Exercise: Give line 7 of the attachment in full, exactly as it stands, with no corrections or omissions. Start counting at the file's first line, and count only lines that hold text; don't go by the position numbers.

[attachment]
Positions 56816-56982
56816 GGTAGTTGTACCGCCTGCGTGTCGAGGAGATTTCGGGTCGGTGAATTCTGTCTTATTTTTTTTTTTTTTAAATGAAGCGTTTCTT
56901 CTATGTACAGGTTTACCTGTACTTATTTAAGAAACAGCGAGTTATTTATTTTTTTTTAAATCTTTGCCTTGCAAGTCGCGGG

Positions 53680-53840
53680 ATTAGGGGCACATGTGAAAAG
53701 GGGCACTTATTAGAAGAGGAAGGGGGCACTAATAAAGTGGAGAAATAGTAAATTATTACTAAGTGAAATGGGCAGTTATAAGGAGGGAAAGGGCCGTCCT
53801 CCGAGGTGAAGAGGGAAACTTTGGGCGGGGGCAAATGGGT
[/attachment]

53801 CCGAGGTGAAGAGGGAAACTTTGGGCGGGGGCAAATGGGT